In Part I of this 3-part series, we examined how homelessness has grown throughout the country and the region, and introduced some steps that Santa Clara County and the city of Milpitas have taken to address this issue.
In this, Part II of the series, we take a look at some of the non profit, city, and county services offered to the unhoused in an attempt to improve their quality of life. And we explore the camp cleanup efforts initiated by the city of Milpitas.
She’s 60. And homeless. Well, technically she has a home…on wheels. She has been living in an RV for the past 7 years, ever since her husband died of cancer. “We had just bought a condo when he passed away, “ she says. “His mother didn’t like me so they took the condo away from me.” With no other family to turn to, she ended up with the RV as her sole means of shelter and transportation.
“Parking can be a problem, “ she admits. “Usually they make you leave all the time. But I got permission from the businesses near me so I have my own parking spot right now. I’ve been there 2 years. I imagine they’ll make me move eventually.”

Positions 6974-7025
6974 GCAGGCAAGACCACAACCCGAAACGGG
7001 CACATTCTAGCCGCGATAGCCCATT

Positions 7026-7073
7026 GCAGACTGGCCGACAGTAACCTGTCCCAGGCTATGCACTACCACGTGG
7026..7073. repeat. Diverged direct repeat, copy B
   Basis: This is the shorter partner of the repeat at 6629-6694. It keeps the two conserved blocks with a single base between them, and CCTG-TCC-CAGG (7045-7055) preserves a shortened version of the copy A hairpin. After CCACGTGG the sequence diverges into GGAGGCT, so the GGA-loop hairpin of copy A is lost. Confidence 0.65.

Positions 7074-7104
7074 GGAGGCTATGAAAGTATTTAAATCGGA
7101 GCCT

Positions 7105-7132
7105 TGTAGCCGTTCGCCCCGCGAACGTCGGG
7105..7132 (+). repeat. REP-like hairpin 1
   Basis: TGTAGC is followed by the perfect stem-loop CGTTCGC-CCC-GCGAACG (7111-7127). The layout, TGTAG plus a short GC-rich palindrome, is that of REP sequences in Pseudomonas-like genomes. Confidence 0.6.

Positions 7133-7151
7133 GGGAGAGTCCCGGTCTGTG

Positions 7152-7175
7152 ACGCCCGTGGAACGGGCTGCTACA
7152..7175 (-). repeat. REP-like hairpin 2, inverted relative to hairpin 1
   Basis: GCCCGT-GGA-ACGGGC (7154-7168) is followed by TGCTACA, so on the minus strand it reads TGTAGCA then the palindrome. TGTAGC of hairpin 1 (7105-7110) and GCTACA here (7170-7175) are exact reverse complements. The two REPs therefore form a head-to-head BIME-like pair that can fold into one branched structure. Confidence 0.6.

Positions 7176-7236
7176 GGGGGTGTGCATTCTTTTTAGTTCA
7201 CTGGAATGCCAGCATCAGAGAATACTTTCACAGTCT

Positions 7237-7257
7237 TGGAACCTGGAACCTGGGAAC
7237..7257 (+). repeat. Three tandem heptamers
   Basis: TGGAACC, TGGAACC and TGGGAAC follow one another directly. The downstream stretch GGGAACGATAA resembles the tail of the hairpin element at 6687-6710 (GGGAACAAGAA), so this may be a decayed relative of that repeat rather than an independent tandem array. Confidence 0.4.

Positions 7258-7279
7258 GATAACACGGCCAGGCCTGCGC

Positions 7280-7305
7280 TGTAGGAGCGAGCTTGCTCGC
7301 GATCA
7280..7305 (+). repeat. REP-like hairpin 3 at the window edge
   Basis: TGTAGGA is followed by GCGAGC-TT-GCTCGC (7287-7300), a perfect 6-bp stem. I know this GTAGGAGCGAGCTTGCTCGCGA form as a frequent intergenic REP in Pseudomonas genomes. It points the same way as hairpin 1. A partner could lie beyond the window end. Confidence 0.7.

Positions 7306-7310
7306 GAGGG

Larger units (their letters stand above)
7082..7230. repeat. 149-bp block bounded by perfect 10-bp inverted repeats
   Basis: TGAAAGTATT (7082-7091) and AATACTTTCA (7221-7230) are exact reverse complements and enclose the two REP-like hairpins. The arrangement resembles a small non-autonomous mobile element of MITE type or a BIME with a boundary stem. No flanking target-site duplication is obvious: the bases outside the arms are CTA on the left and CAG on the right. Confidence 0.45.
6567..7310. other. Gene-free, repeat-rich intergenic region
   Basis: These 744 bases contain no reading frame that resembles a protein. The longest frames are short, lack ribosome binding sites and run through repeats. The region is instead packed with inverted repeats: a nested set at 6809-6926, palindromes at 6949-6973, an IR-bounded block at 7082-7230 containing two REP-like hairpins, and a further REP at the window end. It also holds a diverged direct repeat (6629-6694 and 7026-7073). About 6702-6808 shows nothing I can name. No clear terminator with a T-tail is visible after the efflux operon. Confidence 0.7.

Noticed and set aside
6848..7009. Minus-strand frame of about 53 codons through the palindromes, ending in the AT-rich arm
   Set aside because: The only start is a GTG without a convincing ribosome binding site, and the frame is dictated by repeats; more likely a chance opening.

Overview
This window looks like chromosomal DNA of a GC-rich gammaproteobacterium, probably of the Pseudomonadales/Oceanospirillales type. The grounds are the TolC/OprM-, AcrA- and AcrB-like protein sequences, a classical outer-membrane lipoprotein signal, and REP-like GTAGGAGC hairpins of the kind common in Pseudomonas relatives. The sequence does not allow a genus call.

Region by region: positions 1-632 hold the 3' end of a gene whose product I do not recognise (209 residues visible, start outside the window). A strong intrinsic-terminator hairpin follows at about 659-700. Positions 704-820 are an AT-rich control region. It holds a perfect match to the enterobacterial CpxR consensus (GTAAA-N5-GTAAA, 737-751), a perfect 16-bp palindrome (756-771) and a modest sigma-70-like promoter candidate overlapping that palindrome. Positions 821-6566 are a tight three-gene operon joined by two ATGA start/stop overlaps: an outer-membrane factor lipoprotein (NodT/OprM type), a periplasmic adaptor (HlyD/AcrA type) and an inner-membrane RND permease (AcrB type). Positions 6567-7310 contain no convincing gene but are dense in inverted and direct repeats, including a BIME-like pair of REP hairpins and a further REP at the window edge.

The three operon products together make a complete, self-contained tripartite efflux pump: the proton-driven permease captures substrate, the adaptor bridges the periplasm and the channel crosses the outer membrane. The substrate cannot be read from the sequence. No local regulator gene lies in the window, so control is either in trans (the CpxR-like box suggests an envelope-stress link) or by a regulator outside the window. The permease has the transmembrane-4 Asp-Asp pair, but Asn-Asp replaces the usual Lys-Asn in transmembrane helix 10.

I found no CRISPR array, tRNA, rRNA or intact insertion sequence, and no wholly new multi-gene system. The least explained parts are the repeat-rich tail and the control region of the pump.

Nicci admits she has it better than most of the homeless who live in tents, but there are still challenges. “I can’t use my bathroom because I’m not near a dumping station. Also, garbage is a problem. I’m too embarrassed to put it outside, so it ends up piling up inside the RV. I basically live in trash.”
Nicci loves her RV because she can have pets. At one time she had 5 cats and 4 dogs. Now it’s down to 2 dogs and 2 cats. “My neighbors say I have too many pets, “ she says. “Somebody just took one of my cats, so I’m trying to get her back.”
Nicci is hoping things get better, but she’s not optimistic. She’s afraid if she moved to more permanent housing that her pets would abandon her. “I don’t remember what it’s like to live in an apartment anymore,” she admits.
Like many of the unhoused, Nicci relies on local non profits for food. “If it weren’t for Sleeping Bags for the Homeless Silicon Valley (SB4THSV), I’d have trouble getting food.” Every two weeks, SB4THSV sets up a distribution site, usually near a homeless encampment. They receive donations from the community, and give out these donations to the unhoused, which include food and water, sleeping bags, and any other supplies that they may need (see our article on SB4THSV here). Another group, recently formed in 2020, is HOPE for the Unhoused, whose mission is to provide outreach, information, and resources to homeless people throughout the city while advocating on their behalf. These concerned Milpitas citizens have been distributing food and other essentials on a weekly basis since August (see our article on them here).